During PEX Network’s BPM Open House online event, OpenText’s Michelle Dufty shared how PSCU, one of the largest credit union services organizations in the United States, transformed their customer experience through better processes and the application of technology.
The organization, which provides traditional and online financial services to over 680 credit unions, had a very manual and paper-based process for handling service requests from credit unions. This meant that it was very difficult to track the overall process and also keep the individual process steps progressing. Service delivery suffered as a result.
The company implement OpenText’s Assure platform, a solution that handles request management, incident management and case management. In the first phase of the project, the roll out focused on creating a single platform for Credit union’s to log on and submit requests and for PSCU staff to respond to those requests.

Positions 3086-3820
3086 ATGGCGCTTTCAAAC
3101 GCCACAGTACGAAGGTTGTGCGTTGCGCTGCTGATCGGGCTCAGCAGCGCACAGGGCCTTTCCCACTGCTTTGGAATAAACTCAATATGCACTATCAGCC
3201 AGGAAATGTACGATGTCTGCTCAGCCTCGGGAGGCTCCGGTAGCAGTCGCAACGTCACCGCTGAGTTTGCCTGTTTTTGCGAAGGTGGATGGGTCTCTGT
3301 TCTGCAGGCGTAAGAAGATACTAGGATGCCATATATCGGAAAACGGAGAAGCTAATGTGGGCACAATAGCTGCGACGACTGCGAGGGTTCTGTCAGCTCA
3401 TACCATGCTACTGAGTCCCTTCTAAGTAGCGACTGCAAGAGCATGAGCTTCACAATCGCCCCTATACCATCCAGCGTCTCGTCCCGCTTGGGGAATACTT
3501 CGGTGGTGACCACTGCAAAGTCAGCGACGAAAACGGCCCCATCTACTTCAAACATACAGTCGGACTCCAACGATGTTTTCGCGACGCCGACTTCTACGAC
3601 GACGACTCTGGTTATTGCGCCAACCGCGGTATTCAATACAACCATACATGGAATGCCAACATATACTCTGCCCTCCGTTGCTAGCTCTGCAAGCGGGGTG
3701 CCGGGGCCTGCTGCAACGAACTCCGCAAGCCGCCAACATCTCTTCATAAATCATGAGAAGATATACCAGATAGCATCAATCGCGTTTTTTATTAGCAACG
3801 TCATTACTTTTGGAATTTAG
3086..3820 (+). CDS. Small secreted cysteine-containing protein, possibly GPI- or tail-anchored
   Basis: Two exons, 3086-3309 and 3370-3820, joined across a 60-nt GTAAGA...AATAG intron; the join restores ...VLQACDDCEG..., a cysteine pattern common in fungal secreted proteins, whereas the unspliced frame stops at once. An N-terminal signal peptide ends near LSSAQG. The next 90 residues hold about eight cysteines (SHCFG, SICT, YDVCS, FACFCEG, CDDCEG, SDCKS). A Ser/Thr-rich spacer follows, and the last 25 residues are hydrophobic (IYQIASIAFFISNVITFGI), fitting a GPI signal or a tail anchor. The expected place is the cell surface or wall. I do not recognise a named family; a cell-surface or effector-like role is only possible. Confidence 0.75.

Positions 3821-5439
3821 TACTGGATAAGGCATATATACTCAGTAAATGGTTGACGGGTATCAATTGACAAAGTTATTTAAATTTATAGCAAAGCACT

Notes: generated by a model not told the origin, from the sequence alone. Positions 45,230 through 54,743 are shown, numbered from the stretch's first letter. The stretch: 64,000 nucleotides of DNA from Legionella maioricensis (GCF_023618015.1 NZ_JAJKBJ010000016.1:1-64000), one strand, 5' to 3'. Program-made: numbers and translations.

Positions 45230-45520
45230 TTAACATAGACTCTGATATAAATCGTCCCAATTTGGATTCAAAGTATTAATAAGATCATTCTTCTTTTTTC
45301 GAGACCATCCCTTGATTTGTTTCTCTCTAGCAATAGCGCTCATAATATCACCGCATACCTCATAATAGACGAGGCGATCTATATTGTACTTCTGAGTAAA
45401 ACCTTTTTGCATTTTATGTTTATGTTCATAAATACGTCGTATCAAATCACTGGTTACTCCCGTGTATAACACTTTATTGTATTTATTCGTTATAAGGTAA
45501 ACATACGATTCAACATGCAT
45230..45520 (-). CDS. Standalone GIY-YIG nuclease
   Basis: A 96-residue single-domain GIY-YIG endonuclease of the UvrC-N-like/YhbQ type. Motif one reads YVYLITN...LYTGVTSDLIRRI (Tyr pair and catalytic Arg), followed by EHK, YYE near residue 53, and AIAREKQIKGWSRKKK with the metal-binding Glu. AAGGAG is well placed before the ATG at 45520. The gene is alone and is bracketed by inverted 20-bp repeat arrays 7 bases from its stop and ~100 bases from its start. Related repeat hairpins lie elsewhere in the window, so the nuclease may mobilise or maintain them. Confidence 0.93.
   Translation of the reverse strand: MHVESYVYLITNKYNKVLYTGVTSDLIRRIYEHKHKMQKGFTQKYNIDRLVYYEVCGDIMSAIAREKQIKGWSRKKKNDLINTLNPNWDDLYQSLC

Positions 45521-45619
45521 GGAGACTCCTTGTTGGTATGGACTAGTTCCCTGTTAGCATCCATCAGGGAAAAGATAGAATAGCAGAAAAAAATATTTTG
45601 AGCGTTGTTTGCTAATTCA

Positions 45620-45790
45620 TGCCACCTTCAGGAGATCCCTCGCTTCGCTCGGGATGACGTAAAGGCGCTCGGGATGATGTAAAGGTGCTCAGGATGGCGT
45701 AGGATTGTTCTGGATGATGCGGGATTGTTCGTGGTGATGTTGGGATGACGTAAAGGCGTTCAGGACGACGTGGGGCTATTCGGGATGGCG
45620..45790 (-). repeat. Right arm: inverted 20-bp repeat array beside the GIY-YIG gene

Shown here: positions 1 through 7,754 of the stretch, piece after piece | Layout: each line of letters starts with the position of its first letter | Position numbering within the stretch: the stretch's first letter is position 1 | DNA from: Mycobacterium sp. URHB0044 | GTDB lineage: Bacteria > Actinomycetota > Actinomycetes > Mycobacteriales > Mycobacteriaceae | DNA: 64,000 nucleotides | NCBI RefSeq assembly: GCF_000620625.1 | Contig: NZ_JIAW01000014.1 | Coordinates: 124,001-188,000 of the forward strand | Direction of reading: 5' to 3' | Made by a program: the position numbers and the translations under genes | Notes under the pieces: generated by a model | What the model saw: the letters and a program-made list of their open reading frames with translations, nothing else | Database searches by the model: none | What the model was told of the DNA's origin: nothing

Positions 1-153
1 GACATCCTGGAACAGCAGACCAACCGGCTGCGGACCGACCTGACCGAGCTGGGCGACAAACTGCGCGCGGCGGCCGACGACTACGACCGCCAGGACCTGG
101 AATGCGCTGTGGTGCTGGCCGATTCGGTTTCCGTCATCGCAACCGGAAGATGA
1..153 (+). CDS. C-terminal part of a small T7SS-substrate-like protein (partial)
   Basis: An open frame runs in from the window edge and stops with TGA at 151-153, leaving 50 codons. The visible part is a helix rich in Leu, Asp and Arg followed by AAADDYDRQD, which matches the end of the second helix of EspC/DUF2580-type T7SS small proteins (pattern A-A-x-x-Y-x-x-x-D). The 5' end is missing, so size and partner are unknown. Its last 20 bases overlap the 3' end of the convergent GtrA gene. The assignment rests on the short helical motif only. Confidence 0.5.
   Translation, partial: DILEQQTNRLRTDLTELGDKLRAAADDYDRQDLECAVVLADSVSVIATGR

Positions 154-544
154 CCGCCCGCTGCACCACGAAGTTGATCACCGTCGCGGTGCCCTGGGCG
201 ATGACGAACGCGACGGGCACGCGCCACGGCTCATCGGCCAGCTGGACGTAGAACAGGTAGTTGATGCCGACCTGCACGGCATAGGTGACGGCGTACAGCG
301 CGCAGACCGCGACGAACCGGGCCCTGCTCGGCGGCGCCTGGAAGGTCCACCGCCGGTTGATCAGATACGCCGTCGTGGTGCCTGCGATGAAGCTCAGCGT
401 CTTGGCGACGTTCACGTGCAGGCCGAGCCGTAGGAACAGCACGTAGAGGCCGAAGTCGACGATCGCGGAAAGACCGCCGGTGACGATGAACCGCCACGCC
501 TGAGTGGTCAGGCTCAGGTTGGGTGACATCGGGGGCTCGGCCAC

It sounds quite simple, but the result was nearly a 100% increase in customer satisfaction and through put and nearly $300K in savings of paper and ink alone.
Michelle Dufty shared some of the key lessons learned from the deployment. Here are four of the best:
#1: Engage the business early on
This holds true for any process improvement initiative. The people who are closest to the process and the customer are the ones who will have the best idea about the problems and possible solutions. Solicit their ideas and feedback early on and continuously throughout the process and technology change initiative. On-going communication is critical to the success of the initiative. It might take longer up front to engage the business in coming up with solutions but it will help in ensuring the changes are adopted and sustained once the changes are put in place.